Abstract T P194: Clinical Use of Telemedicine for Acute Stroke Care in a Regional Area: Findings From the Victorian Stroke Telemedicine (VST) Project
Background: Telemedicine systems can facilitate evidence-based care for patients with stroke, but are rarely used in rural Australia.
Objective: We assessed the hypothesis that a stroke telemedicine program could increase stroke thrombolysis and improve the timeliness of diagnosis and investigation of stroke.
Methods: The finalised Victorian Stroke Telemedicine (VST) protocol was implemented at one site in regional Australia from October 2011 to October 2012. All patients who present to the Emergency Department (ED) within 4.5 hours of stroke onset, who were aged 18 years or older, and had suspected stroke symptoms, were eligible for a telemedicine consultation. Clinical data was collected for stroke patients who presented within 4.5 hours of symptom onset one year prior to implementation (baseline) and during the one year VST implementation phase.
Results: For all admitted strokes during VST (October 2011 - October 2012), stroke thrombolysis increased from 8% to 13% compared to pre-VST data. For those patients who arrive to the ED within 4.5 hours, analysis was based on small groups (baseline n=58; VST n=62), which limited ability to detect statistically significant results. However, there was evidence of clinically important trends, such as a 29 minute reduction in door-to-CT scan from baseline [median 63, IQR 29-103] to VST [34, IQR 20-58, p=.006]. Stroke onset-to-needle time was quicker by 45 minutes after VST implementation [173, IQR 148-234, p=.108]. There was a 21% reduction in hospital transfers (p<0.005). Overall, it was estimated that there was a reduction in three years of disability adjusted life years (DALY’s) for thrombolysed patients.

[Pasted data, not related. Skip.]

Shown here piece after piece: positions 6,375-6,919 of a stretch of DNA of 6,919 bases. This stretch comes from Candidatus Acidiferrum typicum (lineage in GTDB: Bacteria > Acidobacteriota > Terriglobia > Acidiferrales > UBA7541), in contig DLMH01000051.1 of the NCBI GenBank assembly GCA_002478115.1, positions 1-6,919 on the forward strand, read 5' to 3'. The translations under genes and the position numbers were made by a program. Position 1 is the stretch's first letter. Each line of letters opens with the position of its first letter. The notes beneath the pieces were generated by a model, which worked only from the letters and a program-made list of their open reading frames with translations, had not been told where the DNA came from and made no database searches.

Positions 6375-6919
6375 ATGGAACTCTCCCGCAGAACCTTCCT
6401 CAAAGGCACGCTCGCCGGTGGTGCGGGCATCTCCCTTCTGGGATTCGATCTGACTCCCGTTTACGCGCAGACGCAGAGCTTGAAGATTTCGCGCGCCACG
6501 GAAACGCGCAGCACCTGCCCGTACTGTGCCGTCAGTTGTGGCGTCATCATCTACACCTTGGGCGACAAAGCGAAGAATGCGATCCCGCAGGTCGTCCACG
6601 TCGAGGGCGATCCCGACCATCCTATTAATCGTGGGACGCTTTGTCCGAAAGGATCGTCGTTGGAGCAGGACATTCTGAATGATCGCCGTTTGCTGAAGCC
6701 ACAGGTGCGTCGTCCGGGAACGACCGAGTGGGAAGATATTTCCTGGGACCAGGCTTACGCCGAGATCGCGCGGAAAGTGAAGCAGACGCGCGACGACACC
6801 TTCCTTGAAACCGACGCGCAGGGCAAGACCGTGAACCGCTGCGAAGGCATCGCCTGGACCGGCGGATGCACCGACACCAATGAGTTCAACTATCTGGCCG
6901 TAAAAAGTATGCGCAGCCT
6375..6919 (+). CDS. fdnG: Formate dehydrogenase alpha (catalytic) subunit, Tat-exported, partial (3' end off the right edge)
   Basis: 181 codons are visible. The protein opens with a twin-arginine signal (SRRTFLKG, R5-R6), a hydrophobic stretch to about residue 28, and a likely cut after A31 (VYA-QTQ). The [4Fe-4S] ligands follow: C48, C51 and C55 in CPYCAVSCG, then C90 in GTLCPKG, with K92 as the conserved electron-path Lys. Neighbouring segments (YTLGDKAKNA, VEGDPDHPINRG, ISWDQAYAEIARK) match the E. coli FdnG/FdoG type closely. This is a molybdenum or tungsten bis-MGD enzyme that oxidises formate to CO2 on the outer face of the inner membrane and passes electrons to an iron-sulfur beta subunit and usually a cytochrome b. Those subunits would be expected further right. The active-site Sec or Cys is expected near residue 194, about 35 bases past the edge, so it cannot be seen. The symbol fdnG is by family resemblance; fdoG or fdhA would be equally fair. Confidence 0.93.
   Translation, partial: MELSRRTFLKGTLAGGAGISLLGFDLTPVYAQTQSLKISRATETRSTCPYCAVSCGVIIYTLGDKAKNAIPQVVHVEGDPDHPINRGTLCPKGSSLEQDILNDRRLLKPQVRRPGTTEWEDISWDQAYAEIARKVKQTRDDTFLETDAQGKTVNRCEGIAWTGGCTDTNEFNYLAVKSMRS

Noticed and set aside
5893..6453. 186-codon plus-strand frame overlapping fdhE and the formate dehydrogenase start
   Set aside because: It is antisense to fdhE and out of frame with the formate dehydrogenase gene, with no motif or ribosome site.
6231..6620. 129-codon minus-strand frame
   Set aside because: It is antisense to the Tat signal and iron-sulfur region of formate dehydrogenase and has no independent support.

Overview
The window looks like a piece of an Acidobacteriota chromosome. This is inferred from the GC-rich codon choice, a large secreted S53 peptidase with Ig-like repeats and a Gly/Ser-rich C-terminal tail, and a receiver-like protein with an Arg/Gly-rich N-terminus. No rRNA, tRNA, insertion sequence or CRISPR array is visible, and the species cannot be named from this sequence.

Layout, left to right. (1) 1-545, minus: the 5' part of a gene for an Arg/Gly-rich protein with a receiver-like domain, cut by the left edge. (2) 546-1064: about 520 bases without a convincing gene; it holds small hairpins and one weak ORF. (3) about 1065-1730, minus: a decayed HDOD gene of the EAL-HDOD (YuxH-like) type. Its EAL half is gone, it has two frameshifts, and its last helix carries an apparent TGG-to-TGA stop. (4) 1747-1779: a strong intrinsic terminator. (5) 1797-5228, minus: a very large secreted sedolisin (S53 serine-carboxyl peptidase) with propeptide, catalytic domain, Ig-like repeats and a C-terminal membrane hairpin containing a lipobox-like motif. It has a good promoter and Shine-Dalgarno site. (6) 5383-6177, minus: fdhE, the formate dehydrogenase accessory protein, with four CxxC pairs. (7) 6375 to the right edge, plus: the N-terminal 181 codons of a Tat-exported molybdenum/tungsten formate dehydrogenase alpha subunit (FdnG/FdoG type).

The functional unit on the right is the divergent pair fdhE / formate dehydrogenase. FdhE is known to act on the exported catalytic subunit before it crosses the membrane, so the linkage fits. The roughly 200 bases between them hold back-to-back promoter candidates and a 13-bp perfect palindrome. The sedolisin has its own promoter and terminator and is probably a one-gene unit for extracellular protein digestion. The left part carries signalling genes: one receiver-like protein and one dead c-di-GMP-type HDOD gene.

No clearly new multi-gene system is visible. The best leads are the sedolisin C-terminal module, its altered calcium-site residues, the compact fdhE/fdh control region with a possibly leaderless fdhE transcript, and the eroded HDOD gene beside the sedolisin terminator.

Conclusion: The VST program has enhanced thrombolysis delivery and timeliness of associated clinical investigations and decisions in a regional emergency department.
Author Disclosures: C. Bladin: None. N. Moloczij: None. H. Dewey: None. P. Hand: None. R. Gerraty: None. S. Denisenko: None. S. Ermel: None. D. Cadilhac: None.
- © 2014 by American Heart Association, Inc.